Described as “Combining fashion, football, and art as told from the terraces of the stadiums, [this is the] first major exhibition to tell the story of a movement that defined sports culture of the 1970s, 80s and 90s”. The show has achieved this – but much more too, as it has also re-confirmed that art spaces are for all of us. Reconnecting generations, families and friendships have been other by-products of this wonderful show, that opened in November 2022.
Mag North spent some time last week with Pauline Rushton who is Head of Decorative Arts for Liverpool Museums. ‘Art of the Terraces’ only exists because of Pauline’s vision and understanding that culturally, the period looked at is vitally important – and transcends football.
The Walker’s target visitor figure was 30k for the 4 month exhibition, however at the time of our mid-February visit, it did look like that figure had already been achieved. The run ends on 12 March and the final numbers will be yet another confirmation that Liverpool is second-to-none with its creative offering.
Pauline explains: “We’re absolutely delighted with the visitor figures and the types of people who’ve been coming to the show – because it has brought a completely different demographic to the Walker Art Gallery.
“It’s fair to say that before we did this show – The Walker was a place with a fairly middle-class audience. They tend to be our core audience – so they’re repeat visitors. They don’t come in family groups necessarily – they come as individuals or with partners. The family group profile is more down the road at the World Museum, which is more family orientated, because of things like the Aquarium – and its Interactive Centres.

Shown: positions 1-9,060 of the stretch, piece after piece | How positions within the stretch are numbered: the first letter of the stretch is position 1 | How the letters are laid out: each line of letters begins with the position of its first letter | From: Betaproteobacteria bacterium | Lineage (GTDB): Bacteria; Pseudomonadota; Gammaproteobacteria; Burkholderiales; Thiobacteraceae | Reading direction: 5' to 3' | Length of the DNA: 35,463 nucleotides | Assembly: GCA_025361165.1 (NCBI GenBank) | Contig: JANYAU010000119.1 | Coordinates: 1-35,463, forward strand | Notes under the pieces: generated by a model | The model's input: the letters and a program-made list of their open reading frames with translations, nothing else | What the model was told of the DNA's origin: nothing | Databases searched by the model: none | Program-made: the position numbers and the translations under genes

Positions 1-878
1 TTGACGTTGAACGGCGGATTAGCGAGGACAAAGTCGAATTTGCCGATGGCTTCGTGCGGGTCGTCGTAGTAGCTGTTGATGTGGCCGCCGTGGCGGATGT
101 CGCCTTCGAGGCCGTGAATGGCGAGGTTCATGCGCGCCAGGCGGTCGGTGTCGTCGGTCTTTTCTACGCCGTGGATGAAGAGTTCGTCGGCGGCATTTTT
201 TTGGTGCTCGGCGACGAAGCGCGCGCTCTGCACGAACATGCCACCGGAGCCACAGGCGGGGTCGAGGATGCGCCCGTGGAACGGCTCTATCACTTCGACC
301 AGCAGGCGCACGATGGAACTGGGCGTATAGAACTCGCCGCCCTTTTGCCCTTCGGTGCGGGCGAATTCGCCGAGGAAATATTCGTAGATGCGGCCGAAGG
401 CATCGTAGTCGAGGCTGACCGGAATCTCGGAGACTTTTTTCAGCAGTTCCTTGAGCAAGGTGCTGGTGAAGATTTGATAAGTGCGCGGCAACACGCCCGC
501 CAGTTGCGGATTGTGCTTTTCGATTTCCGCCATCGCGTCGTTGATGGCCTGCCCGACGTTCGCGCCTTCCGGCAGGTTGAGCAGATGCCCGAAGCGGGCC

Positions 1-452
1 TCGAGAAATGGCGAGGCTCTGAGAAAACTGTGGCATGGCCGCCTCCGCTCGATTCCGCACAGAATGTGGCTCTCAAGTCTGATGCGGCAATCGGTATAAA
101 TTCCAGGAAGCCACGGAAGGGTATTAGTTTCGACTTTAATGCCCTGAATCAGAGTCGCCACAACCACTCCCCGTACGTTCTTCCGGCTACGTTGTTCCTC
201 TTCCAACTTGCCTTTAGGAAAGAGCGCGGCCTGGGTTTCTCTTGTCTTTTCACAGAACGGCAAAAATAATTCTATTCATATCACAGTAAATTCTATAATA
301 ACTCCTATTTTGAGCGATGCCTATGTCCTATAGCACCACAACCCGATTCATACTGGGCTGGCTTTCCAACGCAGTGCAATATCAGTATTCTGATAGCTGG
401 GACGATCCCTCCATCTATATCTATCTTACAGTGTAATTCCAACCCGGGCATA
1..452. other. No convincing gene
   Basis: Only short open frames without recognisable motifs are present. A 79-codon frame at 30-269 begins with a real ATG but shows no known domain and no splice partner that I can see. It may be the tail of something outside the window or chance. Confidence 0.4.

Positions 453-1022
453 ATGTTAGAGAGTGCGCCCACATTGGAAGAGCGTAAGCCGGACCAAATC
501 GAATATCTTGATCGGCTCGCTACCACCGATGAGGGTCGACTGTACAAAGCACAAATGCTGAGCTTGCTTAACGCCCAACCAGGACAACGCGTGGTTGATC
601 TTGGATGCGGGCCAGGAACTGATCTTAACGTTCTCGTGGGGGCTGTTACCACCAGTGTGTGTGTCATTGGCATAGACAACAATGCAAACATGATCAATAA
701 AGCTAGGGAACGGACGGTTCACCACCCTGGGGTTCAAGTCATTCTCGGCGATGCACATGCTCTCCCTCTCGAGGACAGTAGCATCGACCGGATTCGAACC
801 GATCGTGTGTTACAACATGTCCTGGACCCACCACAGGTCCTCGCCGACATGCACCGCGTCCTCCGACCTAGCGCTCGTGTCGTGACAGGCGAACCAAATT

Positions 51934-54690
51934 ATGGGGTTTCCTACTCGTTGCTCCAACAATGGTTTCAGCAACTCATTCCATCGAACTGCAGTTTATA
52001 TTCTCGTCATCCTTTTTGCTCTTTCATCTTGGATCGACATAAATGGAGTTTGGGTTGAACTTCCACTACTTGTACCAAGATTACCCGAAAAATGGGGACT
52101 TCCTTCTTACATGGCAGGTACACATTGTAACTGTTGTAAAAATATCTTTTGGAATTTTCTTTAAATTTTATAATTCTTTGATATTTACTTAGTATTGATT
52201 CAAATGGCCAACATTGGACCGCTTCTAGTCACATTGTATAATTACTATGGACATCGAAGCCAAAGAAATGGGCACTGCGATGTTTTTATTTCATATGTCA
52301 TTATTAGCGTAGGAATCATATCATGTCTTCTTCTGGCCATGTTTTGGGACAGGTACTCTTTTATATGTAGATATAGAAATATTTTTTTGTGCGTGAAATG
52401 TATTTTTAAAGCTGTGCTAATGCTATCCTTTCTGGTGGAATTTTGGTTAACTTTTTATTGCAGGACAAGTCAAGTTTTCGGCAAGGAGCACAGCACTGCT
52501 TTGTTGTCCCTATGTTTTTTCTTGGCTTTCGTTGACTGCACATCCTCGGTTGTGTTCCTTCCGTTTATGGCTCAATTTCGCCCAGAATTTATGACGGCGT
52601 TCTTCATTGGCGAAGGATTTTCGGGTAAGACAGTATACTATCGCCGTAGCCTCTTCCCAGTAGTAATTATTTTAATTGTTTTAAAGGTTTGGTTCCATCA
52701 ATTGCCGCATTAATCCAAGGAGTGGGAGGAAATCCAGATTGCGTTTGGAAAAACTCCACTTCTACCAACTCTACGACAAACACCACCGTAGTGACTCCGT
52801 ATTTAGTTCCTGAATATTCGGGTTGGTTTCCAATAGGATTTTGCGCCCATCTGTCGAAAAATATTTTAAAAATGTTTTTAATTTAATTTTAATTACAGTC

“This doesn’t tend to be a gallery where we get that kind of demographic at all. That’s the demographic we would see at our waterfront venues too, like the Museum of Liverpool which deals with social history – so we were really thrilled that this [exhibition] has brought out people that first of all – have never been to The Walker before, but also some of them have never been to an art gallery before.
“It’s fabulous that they’ve felt able to get over the hurdle of visiting us – and seeing what we’ve got to offer – AND seeing their own culture reflected back to them for the first time. We’ve done it in a serious way – we haven’t just fiddled around the edges. We’ve gone into it in some depth – and I think that’s why some people have appreciated it.”
And there has been endless positive feedback from visitors. The team behind this landmark exhibition have regularly been told: ‘It’s good to see Northern culture. It’s good to see our culture being reflected back – it’s good to see football culture generally – rather than just the sport and the game – the broader things.’
So how did Pauline and her team capture that demographic? How did they alert the non-gallery visiting public that they should come?
Pauline: “With lots of press/media – and a long-lead-in time – and the show’s 4 external partners have been key. Their social media platforms have reached the people we wanted to attract, which we might not have otherwise had access to. It's what we call co-curation.”